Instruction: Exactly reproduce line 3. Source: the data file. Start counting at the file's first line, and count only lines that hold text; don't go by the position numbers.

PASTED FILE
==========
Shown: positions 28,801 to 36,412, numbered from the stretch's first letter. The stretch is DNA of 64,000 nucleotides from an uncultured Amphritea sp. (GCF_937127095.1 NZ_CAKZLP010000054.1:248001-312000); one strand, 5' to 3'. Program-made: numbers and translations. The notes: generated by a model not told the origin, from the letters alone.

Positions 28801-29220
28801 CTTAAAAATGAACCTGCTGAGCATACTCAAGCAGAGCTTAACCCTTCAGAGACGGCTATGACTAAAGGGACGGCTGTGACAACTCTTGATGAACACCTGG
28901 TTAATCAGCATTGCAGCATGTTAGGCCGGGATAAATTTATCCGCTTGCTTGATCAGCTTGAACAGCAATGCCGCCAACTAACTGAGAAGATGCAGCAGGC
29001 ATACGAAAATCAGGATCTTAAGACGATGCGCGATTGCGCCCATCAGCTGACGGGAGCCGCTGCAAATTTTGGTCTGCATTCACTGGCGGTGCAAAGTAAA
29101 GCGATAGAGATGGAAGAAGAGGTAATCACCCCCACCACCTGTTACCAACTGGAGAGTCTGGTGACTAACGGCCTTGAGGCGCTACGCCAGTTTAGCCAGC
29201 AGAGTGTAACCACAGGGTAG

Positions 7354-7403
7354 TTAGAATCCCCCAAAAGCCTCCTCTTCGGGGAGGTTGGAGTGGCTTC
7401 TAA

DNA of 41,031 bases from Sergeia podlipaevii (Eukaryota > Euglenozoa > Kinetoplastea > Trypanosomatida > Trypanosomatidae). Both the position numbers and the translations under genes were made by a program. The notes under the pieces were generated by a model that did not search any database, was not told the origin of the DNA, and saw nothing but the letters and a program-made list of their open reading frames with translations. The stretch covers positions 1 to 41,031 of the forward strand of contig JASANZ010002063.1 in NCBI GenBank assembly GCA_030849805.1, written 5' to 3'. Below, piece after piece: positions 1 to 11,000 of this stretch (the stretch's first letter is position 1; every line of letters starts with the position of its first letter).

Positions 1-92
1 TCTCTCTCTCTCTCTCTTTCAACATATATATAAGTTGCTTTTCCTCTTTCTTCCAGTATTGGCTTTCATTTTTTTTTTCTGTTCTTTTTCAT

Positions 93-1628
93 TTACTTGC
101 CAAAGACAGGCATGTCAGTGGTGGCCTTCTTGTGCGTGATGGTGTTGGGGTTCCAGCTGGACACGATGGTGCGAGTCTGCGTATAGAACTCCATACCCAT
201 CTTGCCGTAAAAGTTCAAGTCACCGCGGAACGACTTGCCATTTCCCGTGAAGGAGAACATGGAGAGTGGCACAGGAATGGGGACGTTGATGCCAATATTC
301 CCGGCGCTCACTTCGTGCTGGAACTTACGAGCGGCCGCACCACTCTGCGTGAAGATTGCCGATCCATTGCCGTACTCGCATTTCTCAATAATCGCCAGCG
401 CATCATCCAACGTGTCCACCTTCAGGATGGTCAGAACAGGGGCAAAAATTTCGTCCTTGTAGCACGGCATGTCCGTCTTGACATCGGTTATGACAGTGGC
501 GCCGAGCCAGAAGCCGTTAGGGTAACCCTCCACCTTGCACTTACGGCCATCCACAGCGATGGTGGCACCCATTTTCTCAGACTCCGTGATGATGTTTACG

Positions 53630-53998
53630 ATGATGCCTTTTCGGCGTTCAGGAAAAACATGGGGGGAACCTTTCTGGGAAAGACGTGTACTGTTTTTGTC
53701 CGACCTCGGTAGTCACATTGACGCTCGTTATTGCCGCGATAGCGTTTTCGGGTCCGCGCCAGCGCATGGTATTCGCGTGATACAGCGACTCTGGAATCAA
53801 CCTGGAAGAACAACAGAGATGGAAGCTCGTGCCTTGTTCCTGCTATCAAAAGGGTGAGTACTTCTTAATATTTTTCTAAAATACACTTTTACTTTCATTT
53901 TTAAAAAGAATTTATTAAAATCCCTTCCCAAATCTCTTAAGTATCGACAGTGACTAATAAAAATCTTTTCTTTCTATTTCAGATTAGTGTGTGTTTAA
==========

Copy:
28801 CTTAAAAATGAACCTGCTGAGCATACTCAAGCAGAGCTTAACCCTTCAGAGACGGCTATGACTAAAGGGACGGCTGTGACAACTCTTGATGAACACCTGG